Storage and Handling

As per manufacturer's instructions

6.2.4 Verification procedures to ensure accuracy of check weight for precision scale

The check weights are used to verify that the scale is operating as designed and will support the inspector's findings. Prior to using the precision scale the inspector must ensure the check weights have been verified for accuracy within the past year.

When

Check weights used with the precision scale are to be verified for accuracy on an annual basis against a certified weight to which a certificate of calibration has been issued.

Tolerance

The tolerance for check weights should not exceed ± 0.1 g as compared against a certified weight using a scale of the type used to perform net weight verifications (such as precision scale).

How

As per manufacturer's instructions

Corrective Action

As per manufacturer's instructions

Records

The verification and results should be recorded along with the identity of the check weights, any corrective action required, date, name of individual performing the test and his or her signature. These records should be maintained on file and be made available upon request. See Appendix 1 for template.

Storage and Handling

As per manufacturer's instructions

6.3 Light meters

There are a number of different light meters used by the Inspectorate. It is the inspector's responsibility to ensure that the light meter is working properly and is operated as per manufacturer's instructions. Before using a light meter the inspector must review the most recent certificate of calibration to ensure it has been calibrated within the time frame of the manufacturer's recommendation. 

Examples of use: 

  • During an evaluation of a CFIA licenced operator's compliance to the requirements for a preventive control plan (PCP) by conducting a PCP inspection following the Standard inspection procedure (SIP), if the inspector suspects the lighting is inadequate, a light meter could be used to evaluate the lighting intensity under sub-element 5.2.

6.3.1 Verification procedures to ensure accuracy of light meters

When

As per manufacturer's instructions

Tolerance

As per manufacturer's instructions

How

As per manufacturer's instructions

Corrective Action

As per manufacturer's instructions

Records

The verification and results should be recorded along with the identity of the light meter, any corrective action required, date, name of individual performing the test and his or her signature. These records should be maintained on file and be made available upon request. See Appendix 1 for template.

Storage and Handling

As per manufacturer's instructions

6.4 pH paper, chlorine & other test strips

Chemical and pH concentrations are important in controlling the growth of microorganisms.  In order to obtain accurate readings from test strips, inspectors should follow instructions regarding usage, storage, and where applicable, the expiry date.  When an expiry date exists and is only on the master container of test strips the inspector must transfer that information to individual containers.  Ensure they are stored properly and discarded after the expiry date.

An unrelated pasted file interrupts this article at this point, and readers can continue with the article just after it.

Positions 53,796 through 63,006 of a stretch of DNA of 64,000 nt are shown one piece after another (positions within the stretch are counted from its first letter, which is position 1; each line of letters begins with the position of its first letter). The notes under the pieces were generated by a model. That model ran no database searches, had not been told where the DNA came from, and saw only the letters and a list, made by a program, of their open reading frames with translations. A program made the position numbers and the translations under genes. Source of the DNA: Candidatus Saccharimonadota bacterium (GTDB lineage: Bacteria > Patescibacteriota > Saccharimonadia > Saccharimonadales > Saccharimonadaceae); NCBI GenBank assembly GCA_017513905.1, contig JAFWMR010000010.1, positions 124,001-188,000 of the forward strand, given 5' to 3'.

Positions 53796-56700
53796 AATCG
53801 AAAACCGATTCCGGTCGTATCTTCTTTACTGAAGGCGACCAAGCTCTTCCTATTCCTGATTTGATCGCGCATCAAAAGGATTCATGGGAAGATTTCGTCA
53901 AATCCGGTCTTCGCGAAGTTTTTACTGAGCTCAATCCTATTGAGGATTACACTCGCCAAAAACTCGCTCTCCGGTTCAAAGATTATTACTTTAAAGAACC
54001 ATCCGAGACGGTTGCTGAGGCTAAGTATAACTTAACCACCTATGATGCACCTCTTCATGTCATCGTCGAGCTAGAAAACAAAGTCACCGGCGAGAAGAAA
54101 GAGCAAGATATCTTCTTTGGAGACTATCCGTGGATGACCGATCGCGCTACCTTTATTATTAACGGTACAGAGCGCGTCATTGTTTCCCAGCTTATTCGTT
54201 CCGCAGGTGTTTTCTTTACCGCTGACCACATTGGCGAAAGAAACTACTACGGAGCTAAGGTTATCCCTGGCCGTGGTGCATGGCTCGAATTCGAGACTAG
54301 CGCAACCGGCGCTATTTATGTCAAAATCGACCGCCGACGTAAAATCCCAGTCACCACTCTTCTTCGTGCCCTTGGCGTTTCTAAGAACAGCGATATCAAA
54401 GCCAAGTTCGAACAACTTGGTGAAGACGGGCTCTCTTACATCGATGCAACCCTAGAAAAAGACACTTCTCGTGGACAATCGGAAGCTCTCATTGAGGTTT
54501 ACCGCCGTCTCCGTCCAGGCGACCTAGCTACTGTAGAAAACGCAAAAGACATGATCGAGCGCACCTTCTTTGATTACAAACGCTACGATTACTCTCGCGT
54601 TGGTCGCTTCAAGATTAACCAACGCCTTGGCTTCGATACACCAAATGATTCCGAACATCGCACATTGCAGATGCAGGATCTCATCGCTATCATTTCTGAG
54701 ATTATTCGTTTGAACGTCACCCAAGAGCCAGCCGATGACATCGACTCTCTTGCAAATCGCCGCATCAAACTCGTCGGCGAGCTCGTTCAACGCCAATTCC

Examples of use:

  • Egg – Verification of pH of the wash water used in egg basket washers and recirculating washers
  • Sprouted seeds – Verification of chlorine concentration of antimicrobial treatment for sprouted seeds
  • Fresh Fruits and Vegetables – Verification of pH and chlorine concentration of wash water used in minimally processed ready-to-eat vegetables
  • Sanitation, Foot dip or Hand dip stations – Verification of sanitizer strength.

6.4.1 Verification procedures to ensure accuracy of test strips

When

As per manufacturer's instructions

Tolerance

As per manufacturer's instructions

How

As per manufacturer's instructions

Corrective Action

As per manufacturer's instructions

Records

The verification and results should be recorded along with the identity of the light meter, any corrective action required, date, name of individual performing the test and his or her signature. These records should be maintained on file and be made available upon request. See Appendix 1 for template.

Storage and Handling

As per manufacturer's instructions

6.5 Certified equipment

For all equipment requiring certification including, but not limited to, certified weights, light meters and reference thermometers, a record of certification by the manufacturer or calibration service provider should be available. Inspectors should verify that the equipment has been certified annually or at the recommended frequency.

7.0 Appendix

For general inquiries related to this operational guidance document, please follow established communication channels, including submitting an electronic Request for Action Form (e-RAF).

7.1 Appendix 1: Equipment calibration and/or verification of accuracy log

Equipment Name Equipment Identification Number
(if applicable)
Tools Used for Calibration /
Verification of Accuracy and Identification (if applicable)
Program Region / District
Date
(yyyy/mm/dd)
Verification Test Method Test Results Corrective Action Comment Name of Person performing test Signature

Verified by (name and signature)
Date